Transformations such as this are not uncommon in the NBA. Julian Benbow of the Boston Globe spoke with Ray Allen about the new-look Miami Heat. Allen discussed the similarities between the 2007-2008 Celtics and the 2010-2011 Heat, and commented: “The question is, are they ready to sacrifice? Make the ultimate sacrifice? It’s not about numbers. It’s not about accolades. When we did this in ’07, that’s what we all knew. That’s what we all said.” Individually, the Big Three had accomplished all that they could. Garnett had the trimmings of a four star general, Allen had shot himself higher and higher into the NBA record book, and the histrionic Pierce had been one of the most consistent scorers in the Association. The Boston Three Party’s discernment that the whole is greater than the sum of its parts made their union less Frankenstein’s monster and more Skynet’s terminator.
The quizzical Ron Artest, who had always considered himself a franchise player, spoke humbly, and in earnest, about his time with the Houston Rockets during this year’s Western Conference Finals.
Said Artest, “You can make the argument that (I) should start over Shane Battier. But was that right for the team? No. It was not. So I had to get in my mind that I’m not going to make the money I’m going to make. I just got to deal with it.” Artest continued, “I’m going to be a mid-level player. Let’s play basketball and just win. That’s why it’s easy to come here and fit right in…You see what I’ve been through? I’ve sacrificed basically money to win.”
The 2009-2010 Artest took less shots than he did over his last two seasons with the Sacramento Kings and during his stint with the Rockets, scoring a career-low 11 points per game. The “reborn,” self-effacing Ron-Ron sacrificed personal distinction for the betterment of the Los Angeles Lakers. Artest peacefully transmuted from the brash, Hennessey guzzlin’ Tru Warrior, into his new role as a ball and chain – and a champion.
The distinction, of course, between Cartier Martin other butterflies is that he is only 25. Ron-Ron and The Big Three were 29 or older when they decided to alter their mindsets and recast their games. For Martin, his stylistic reconstruction and the dissolution of his individual ego allow him to make the most of his opportunities by embracing his limitations. Watching the wing during his first three Summer League games as a Wizard, it is safe to say that Martin has realized his greatest strength is not physical in nature (despite being a 6’7”, 220lb athlete), but rather noetic in design. His path to basketball enlightenment is more of a spiritual journey.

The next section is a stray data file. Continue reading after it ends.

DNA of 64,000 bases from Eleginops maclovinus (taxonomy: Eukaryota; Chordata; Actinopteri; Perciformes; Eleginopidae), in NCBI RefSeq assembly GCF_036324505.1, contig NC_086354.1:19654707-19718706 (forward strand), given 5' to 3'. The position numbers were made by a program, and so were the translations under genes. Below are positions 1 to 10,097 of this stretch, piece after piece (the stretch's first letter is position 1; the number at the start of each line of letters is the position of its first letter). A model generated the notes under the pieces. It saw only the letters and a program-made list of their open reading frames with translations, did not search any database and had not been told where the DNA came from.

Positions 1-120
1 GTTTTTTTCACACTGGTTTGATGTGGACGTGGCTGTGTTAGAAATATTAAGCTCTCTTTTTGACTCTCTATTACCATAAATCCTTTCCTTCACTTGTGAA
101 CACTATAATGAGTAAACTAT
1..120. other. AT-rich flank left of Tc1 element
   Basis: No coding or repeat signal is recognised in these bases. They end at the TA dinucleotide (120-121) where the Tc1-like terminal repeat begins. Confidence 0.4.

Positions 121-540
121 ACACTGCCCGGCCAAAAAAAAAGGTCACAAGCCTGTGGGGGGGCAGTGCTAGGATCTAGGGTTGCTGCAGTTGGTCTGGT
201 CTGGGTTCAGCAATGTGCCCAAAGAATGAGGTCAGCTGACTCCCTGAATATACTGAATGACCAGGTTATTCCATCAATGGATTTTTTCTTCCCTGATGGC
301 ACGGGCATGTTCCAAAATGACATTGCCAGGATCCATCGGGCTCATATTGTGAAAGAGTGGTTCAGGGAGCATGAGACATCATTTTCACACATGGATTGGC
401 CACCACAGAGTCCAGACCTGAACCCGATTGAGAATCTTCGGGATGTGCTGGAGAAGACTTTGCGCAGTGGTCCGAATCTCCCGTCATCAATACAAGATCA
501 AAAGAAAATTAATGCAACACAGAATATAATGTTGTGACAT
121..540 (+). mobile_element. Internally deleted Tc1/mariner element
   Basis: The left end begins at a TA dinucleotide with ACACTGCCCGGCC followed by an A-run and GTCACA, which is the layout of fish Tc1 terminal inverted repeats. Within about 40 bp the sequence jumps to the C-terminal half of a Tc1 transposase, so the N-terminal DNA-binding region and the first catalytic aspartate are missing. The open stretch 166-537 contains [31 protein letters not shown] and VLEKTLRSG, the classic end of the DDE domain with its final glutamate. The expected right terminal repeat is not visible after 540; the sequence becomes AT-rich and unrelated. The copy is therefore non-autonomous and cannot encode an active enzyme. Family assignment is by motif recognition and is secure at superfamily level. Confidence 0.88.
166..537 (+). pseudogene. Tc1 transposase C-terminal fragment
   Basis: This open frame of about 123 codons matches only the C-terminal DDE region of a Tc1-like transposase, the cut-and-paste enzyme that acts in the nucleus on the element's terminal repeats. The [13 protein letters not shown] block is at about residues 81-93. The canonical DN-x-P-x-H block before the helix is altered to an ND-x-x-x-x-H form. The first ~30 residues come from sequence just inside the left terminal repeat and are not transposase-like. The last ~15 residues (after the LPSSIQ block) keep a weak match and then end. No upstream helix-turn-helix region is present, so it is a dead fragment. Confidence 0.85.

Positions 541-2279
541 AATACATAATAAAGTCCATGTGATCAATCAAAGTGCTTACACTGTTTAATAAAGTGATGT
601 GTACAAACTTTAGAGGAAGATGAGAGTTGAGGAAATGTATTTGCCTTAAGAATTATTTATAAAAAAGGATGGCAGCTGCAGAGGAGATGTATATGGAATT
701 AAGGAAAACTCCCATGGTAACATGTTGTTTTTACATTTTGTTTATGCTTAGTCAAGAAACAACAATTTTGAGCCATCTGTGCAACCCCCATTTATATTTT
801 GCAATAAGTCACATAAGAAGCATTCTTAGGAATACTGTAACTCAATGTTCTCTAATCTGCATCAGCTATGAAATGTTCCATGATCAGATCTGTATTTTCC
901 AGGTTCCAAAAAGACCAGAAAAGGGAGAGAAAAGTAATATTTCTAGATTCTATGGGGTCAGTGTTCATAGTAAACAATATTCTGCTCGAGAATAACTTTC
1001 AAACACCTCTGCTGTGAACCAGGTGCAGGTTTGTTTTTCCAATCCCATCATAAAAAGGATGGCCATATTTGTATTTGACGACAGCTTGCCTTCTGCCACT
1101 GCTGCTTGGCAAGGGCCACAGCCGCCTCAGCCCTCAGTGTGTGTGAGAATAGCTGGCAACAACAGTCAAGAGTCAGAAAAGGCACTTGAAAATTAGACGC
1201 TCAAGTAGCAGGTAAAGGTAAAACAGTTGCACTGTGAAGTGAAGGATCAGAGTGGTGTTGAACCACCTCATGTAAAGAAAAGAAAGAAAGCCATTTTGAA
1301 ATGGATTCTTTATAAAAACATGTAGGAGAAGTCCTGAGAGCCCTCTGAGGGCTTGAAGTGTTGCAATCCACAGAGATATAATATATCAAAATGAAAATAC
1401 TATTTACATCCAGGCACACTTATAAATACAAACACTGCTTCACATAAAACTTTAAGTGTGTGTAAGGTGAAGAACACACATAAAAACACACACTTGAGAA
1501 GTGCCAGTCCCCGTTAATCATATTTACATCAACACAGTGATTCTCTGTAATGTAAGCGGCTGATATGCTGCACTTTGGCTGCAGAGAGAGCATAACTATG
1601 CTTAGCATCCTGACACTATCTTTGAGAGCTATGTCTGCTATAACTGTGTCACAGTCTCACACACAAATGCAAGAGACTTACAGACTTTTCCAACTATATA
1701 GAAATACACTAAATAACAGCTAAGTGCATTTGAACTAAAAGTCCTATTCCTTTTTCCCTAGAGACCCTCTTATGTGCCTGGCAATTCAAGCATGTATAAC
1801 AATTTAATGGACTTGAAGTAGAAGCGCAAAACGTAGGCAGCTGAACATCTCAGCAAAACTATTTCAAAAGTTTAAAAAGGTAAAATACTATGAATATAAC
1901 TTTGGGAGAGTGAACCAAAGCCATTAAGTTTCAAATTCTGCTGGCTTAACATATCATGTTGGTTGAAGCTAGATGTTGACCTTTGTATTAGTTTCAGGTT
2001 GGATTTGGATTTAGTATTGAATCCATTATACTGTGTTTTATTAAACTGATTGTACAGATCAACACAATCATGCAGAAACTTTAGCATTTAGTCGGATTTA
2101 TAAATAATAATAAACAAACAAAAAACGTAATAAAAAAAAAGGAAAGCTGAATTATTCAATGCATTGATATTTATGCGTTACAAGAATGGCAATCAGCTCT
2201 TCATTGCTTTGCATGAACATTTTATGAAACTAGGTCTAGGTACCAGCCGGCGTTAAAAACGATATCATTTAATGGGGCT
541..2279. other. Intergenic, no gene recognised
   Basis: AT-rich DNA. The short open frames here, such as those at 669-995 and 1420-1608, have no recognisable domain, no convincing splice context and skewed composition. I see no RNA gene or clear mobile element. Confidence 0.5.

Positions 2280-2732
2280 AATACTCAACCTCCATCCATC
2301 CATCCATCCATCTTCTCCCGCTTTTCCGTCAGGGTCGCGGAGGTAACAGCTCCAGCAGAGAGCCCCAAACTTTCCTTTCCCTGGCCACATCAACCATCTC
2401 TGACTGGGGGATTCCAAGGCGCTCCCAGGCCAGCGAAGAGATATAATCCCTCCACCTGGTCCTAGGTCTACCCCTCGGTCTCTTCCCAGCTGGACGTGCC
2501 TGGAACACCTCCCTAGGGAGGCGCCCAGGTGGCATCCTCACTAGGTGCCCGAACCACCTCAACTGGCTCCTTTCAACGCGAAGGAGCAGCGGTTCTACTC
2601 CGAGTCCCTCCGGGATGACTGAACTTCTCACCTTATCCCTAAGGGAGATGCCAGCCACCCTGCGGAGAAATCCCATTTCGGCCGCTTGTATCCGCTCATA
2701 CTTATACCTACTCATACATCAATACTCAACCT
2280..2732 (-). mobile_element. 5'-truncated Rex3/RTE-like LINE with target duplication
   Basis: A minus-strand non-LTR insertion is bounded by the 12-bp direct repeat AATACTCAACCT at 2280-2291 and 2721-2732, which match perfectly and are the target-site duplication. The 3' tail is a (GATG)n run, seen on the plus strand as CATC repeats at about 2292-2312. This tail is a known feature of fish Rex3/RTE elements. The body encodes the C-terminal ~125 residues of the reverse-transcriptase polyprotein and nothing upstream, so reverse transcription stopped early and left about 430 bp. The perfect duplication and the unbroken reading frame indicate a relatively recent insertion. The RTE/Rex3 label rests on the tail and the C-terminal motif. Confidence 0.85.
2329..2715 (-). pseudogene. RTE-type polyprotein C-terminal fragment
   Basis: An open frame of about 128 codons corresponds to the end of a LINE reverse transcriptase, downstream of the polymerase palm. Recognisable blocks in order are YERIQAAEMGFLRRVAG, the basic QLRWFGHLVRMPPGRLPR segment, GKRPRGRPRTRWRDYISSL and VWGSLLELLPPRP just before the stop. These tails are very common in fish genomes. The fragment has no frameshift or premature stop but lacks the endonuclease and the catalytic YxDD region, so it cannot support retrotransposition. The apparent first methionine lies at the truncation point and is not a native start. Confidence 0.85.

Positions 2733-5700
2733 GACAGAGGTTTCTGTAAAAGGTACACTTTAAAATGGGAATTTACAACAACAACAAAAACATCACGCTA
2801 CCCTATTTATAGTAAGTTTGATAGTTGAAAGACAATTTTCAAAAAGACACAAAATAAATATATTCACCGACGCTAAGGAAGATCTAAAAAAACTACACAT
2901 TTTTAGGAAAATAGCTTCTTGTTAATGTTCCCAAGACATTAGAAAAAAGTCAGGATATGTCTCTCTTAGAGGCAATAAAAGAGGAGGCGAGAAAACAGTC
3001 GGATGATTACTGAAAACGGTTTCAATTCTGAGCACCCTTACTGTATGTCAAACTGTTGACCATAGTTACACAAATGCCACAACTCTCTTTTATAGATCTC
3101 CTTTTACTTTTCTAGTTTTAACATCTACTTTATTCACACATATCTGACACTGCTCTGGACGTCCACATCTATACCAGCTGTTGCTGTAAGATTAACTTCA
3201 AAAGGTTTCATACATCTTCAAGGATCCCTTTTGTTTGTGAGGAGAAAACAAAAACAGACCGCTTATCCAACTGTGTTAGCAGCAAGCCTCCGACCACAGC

Buddhism’s Noble Eightfold Path to Enlightenment is often divided into three larger parts, known as the Three Higher Trainings: higher moral discipline, higher concentration, and higher wisdom. Martin honors these principles individually and the relationships between them and with further practice, he will be lifted to a higher level of existence on the hardwood.
1. Right Speech, Right Action, Right Livelihood:
Ethical conduct and moral discipline are
prerequisites for mental purification and self-awareness.
Martin came out of high school as one of the top ranked prospects at his position. At Kansas State, he was regarded as the school’s best scorer and a guy who could play at the 2, the 3, and the 4. In 2005, current Milwaukee Bucks assistant coach Bill Peterson was the associate head coach at Colorado State University. Peterson remains one of the most respected player development specialists in the nation, and had this to say about Martin: “Cartier Martin is as talented a player as we’ve seen. Cartier Martin is their best shooter…We can’t help off Martin [or he'll] kill us.” With his reputation and abilities as a pure shooter, it is no surprise that Martin was more of an offensive player when he entered the league. He has talked about his experience first focusing on his offense, before learning and accepting that there was more to basketball than points.
His current focus is now on the defensive end, because “that’s gonna open up the offense for everybody.” This would appear to be paradoxical, however, Martin subconsciously understands and has applied Dr. Dietrich Braess’ mathematical theory to basketball. Briefly, “The Braess Paradox” states that adding extra capacity to a road network, when the moving entities (we, the drivers) selfishly choose their route, can reduce overall performance. As applied to sports, the addition of “scoring options” to a team, where players act in their own best interest, increases intra-squad competition and decreases offensive efficiency. (The Paradox’s sporting parallel has been described in detail by Bill Simmons as “The Ewing Theory.”) This is not always the case, exemplified by the Lakers and Celtics teams discussed above. Nevertheless, Martin has assented that he can improve the Wizards by removing himself from the “primary offensive option” role he has played in the past, and favoring other responsibilities.